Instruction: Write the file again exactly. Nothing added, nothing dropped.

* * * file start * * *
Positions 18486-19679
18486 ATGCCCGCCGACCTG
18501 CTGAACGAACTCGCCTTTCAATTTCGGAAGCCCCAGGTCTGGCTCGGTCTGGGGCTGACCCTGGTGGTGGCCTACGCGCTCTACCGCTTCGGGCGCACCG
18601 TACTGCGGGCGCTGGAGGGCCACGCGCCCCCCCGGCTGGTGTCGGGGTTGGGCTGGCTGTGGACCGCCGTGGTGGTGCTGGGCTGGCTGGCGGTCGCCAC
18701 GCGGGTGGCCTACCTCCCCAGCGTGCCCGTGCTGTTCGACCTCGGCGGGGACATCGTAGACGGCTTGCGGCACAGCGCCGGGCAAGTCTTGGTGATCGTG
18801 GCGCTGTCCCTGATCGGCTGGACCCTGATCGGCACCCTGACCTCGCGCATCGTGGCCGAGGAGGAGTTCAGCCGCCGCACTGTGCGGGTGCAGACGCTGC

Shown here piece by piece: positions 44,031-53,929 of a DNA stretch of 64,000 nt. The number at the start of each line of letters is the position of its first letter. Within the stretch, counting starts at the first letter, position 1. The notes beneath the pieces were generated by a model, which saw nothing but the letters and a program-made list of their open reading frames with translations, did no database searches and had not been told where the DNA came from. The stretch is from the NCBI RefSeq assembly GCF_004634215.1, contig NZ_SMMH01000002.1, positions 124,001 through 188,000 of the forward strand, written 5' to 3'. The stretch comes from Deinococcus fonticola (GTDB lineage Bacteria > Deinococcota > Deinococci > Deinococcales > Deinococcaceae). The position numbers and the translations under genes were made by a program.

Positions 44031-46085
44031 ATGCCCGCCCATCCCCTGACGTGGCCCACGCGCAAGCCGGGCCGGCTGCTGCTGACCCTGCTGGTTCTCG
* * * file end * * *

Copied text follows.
Positions 18486-19679
18486 ATGCCCGCCGACCTG
18501 CTGAACGAACTCGCCTTTCAATTTCGGAAGCCCCAGGTCTGGCTCGGTCTGGGGCTGACCCTGGTGGTGGCCTACGCGCTCTACCGCTTCGGGCGCACCG
18601 TACTGCGGGCGCTGGAGGGCCACGCGCCCCCCCGGCTGGTGTCGGGGTTGGGCTGGCTGTGGACCGCCGTGGTGGTGCTGGGCTGGCTGGCGGTCGCCAC
18701 GCGGGTGGCCTACCTCCCCAGCGTGCCCGTGCTGTTCGACCTCGGCGGGGACATCGTAGACGGCTTGCGGCACAGCGCCGGGCAAGTCTTGGTGATCGTG
18801 GCGCTGTCCCTGATCGGCTGGACCCTGATCGGCACCCTGACCTCGCGCATCGTGGCCGAGGAGGAGTTCAGCCGCCGCACTGTGCGGGTGCAGACGCTGC

Shown here piece by piece: positions 44,031-53,929 of a DNA stretch of 64,000 nt. The number at the start of each line of letters is the position of its first letter. Within the stretch, counting starts at the first letter, position 1. The notes beneath the pieces were generated by a model, which saw nothing but the letters and a program-made list of their open reading frames with translations, did no database searches and had not been told where the DNA came from. The stretch is from the NCBI RefSeq assembly GCF_004634215.1, contig NZ_SMMH01000002.1, positions 124,001 through 188,000 of the forward strand, written 5' to 3'. The stretch comes from Deinococcus fonticola (GTDB lineage Bacteria > Deinococcota > Deinococci > Deinococcales > Deinococcaceae). The position numbers and the translations under genes were made by a program.

Positions 44031-46085
44031 ATGCCCGCCCATCCCCTGACGTGGCCCACGCGCAAGCCGGGCCGGCTGCTGCTGACCCTGCTGGTTCTCG